Buying Guide

Maximize Your Savings: Kingston’s NV2 SSD Offers Affordable Performance

If you’re on the hunt for a solid-state drive that won’t break the bank, consider Kingston’s NV2 SSD. Let’s dive into the performance and features to see if it’s worth the investment.

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Kingston NV2: The Budget SSD

Kingston's NV2 SSD
Kingston NV2: The Budget SSD

The Kingston NV2 offers a range of storage capacities, from 250GB to 2TB. However, it’s best to opt for 500GB or more since 250GB SSDs tend to be slower and cost more per gigabyte. With a simple design, all memory is located on one side, making it perfect for cooling and laptop compatibility. It doesn’t come with a heatsink, but we’ll go over temperatures later.

Inexpensive SSDs are notorious for manufacturers cutting corners to save money. The Kingston NV2 is no different, with basic specs listed on their website. While sequential read-and-write performance is acceptable, manufacturers may use the cheapest components available due to the lack of other details. The memory type and presence of the DRAM cache also vary, leading to inconsistencies in performance.

Despite cost-cutting measures, the Kingston NV2 comes with a three-year warranty, which is shorter than the industry standard of five years. Additionally, it doesn’t include cloning software, but that shouldn’t deter you since clean installations are recommended for OS drives. The packaging is simple, but that’s not a major concern.

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Performance Testing

Kingston's NV2 SSD
Kingston’s NV2 SSD: Performance Test

Let’s analyze the performance of the Kingston NV2 drive, starting with the PC Mark 10 quick benchmark, which simulates everyday tasks such as working with documents and browsing photos. The Kingston NV2 outperforms the WD Blue SN570 and is slightly ahead of the Samsung 980 and Crucial P3 Plus, making it a great choice for these simple tasks. However, mid-range and high-end Gen 4 SSDs such as the Crucial P5 Plus and Kingston’s KC 3000 still outperform it.

Moving on to the PC Mark 10 full suite benchmark, which simulates more intensive use of the drive, the Kingston NV2 is outperformed by mid-range and high-end Gen 4 SSDs such as the Crucial P5 Plus and Kingston’s KC 3000. The Samsung 980 Pro and 990 Pro also outperform it by a large margin. However, in terms of gaming results such as loading times, installation times, and update times, the NV2 performs similarly to other drives, scoring about 57% of the performance of the fastest drive tested, the sn850x.

Things to Consider Before buying Kingston’s NV2 SSD

It’s worth noting that sequential read-and-write performance doesn’t always represent real-life use. Nevertheless, the NV2 managed to score just over 3,500 Mb/s in sequential reads, which is in line with Gen 3 SSDs, but below Sony’s recommended spec for the PS5. Sequential writes came in at 2468 Mb/s, which is better than the WD Blue SN570 and matches the Samsung 980 exactly. However, it’s still below the speeds of most Gen 4 SSDs.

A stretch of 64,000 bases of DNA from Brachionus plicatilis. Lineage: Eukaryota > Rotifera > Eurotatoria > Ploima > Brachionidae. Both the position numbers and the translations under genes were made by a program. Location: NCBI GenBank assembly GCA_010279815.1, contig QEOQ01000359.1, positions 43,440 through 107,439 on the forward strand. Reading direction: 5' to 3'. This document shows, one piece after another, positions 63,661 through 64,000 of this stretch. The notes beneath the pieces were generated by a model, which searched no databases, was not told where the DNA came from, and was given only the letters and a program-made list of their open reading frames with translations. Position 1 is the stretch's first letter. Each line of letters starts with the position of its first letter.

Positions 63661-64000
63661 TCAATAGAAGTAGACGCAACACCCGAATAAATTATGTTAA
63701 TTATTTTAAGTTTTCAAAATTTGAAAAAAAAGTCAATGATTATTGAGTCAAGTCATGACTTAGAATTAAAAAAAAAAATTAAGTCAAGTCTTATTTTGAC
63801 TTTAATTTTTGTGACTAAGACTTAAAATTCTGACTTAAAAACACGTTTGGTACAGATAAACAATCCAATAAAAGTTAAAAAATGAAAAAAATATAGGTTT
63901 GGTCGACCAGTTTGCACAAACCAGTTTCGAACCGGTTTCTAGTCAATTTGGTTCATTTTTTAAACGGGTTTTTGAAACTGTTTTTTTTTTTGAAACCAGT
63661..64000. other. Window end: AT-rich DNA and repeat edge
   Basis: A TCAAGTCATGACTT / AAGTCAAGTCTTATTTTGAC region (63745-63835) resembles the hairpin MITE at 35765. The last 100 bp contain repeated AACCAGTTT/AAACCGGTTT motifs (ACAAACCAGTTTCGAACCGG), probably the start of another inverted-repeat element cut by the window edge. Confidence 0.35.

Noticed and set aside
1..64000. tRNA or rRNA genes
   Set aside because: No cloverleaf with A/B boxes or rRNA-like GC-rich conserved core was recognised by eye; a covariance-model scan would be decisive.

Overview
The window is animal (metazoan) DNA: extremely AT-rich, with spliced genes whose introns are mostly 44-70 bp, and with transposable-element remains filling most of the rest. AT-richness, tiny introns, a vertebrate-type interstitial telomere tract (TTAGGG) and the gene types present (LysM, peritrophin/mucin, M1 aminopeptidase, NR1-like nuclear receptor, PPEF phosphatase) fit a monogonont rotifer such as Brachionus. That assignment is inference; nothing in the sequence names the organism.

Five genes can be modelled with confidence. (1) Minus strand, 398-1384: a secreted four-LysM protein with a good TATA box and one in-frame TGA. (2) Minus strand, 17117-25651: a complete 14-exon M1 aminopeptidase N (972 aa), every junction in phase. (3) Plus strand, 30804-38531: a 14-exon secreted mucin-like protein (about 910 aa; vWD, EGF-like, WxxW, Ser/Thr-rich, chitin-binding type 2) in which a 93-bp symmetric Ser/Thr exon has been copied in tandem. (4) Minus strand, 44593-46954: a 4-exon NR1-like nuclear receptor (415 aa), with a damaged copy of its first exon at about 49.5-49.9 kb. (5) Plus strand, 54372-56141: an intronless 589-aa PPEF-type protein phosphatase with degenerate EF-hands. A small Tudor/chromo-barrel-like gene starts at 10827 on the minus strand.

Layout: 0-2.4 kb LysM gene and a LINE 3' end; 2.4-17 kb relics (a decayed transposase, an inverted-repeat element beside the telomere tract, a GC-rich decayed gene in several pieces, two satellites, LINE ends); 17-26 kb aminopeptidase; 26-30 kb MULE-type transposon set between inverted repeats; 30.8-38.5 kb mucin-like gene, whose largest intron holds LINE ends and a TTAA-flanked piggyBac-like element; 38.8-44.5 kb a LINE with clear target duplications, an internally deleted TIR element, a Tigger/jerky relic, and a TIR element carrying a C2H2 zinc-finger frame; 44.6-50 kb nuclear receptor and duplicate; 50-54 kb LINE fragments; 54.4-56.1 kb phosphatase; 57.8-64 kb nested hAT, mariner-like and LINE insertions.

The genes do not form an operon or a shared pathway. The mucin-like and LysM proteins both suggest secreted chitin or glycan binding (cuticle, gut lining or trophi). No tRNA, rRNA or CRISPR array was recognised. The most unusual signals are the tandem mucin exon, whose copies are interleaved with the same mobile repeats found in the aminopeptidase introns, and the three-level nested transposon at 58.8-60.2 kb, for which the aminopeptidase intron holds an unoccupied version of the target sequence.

One potential issue with the NV2 is its thermals. When the drive is stressed by writing tens of gigabytes of data to it, it can get quite hot. During a stress test, the internal sensor reported about 70 degrees Celsius. The flare camera reported 93 degrees, which is too hot to touch. For intense use, it’s best to put it under the heatsink of your motherboard or get a third-party heatsink.

Overall, while the NV2 is not the most impressive SSD out there, it is quite cheap, making it an attractive option for some buyers. In the US, it’s cheaper than the Gen 3 WD Blue SN570 and the Samsung 980, and the P3 Plus is the strongest alternative, albeit at a slightly higher price point. However, with current discounts, the P3 Plus may be the better option.

Buying Options

Final Thoughts on Kingston’s NV2 SSD

The Kingston NV2 provides a budget-friendly option for those seeking an affordable solid-state drive. It delivers satisfactory performance for everyday tasks, but it may not meet the demands of more intensive use. Although Kingston may not prioritize reviews of their entry-level drives, it’s important to provide information about all of their products. If you’re working with a limited budget, the Kingston NV2 is worth considering. However, if you have the resources, opting for a mid-range or high-end Gen 4 SSD will provide better performance.

If you’re a gamer in search of a large, cost-effective SSD, it’s best to select a drive from the top half of the performance graph rather than the bottom. While the NV2 is a decent option, be mindful of potential thermal issues and consider the P3 Plus if it’s within your budget.

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